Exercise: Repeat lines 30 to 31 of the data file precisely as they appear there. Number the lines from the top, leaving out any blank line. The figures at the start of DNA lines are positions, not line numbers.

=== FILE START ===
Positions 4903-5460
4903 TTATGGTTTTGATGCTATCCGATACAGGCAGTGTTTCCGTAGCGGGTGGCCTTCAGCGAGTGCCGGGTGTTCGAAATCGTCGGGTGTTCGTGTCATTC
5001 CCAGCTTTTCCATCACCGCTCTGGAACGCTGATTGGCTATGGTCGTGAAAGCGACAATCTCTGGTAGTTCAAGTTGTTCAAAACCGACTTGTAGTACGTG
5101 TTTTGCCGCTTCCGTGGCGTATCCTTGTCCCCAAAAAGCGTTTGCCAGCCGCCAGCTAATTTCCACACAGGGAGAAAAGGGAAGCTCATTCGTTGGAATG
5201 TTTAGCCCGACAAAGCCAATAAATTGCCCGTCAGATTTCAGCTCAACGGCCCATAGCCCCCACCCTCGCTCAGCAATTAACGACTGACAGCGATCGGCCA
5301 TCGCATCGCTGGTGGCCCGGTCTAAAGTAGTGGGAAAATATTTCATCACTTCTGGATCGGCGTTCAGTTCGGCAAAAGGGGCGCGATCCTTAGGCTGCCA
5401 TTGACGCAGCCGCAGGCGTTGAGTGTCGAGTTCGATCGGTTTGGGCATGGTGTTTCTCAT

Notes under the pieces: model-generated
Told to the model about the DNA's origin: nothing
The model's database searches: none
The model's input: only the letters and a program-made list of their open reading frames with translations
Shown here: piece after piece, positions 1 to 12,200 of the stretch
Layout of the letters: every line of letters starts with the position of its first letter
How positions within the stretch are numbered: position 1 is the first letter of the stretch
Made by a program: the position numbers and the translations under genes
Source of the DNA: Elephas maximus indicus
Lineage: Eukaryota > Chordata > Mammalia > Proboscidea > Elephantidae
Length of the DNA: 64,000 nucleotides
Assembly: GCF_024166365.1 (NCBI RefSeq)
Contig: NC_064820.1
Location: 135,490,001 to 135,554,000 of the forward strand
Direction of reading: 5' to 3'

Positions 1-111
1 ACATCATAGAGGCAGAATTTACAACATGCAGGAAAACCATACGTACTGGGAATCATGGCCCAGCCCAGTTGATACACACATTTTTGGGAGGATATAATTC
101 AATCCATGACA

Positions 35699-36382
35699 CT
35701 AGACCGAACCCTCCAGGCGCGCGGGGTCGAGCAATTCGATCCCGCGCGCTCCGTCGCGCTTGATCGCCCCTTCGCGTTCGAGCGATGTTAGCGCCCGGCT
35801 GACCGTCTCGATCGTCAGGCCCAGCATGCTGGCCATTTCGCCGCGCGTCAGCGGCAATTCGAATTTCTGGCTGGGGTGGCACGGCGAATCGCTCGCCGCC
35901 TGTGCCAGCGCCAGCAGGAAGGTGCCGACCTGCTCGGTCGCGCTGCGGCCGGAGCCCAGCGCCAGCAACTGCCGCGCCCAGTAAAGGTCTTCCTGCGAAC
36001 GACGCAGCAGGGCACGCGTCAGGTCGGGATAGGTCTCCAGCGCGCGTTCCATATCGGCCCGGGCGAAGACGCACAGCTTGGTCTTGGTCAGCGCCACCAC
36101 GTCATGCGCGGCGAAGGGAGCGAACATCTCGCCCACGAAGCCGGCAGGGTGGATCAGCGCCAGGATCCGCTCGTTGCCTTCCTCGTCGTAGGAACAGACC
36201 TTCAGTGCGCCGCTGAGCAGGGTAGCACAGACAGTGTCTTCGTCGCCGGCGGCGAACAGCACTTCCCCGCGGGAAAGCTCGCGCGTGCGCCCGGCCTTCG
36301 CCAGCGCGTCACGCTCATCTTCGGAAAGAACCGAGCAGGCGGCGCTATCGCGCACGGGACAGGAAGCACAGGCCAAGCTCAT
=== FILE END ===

35901 TGTGCCAGCGCCAGCAGGAAGGTGCCGACCTGCTCGGTCGCGCTGCGGCCGGAGCCCAGCGCCAGCAACTGCCGCGCCCAGTAAAGGTCTTCCTGCGAAC
36001 GACGCAGCAGGGCACGCGTCAGGTCGGGATAGGTCTCCAGCGCGCGTTCCATATCGGCCCGGGCGAAGACGCACAGCTTGGTCTTGGTCAGCGCCACCAC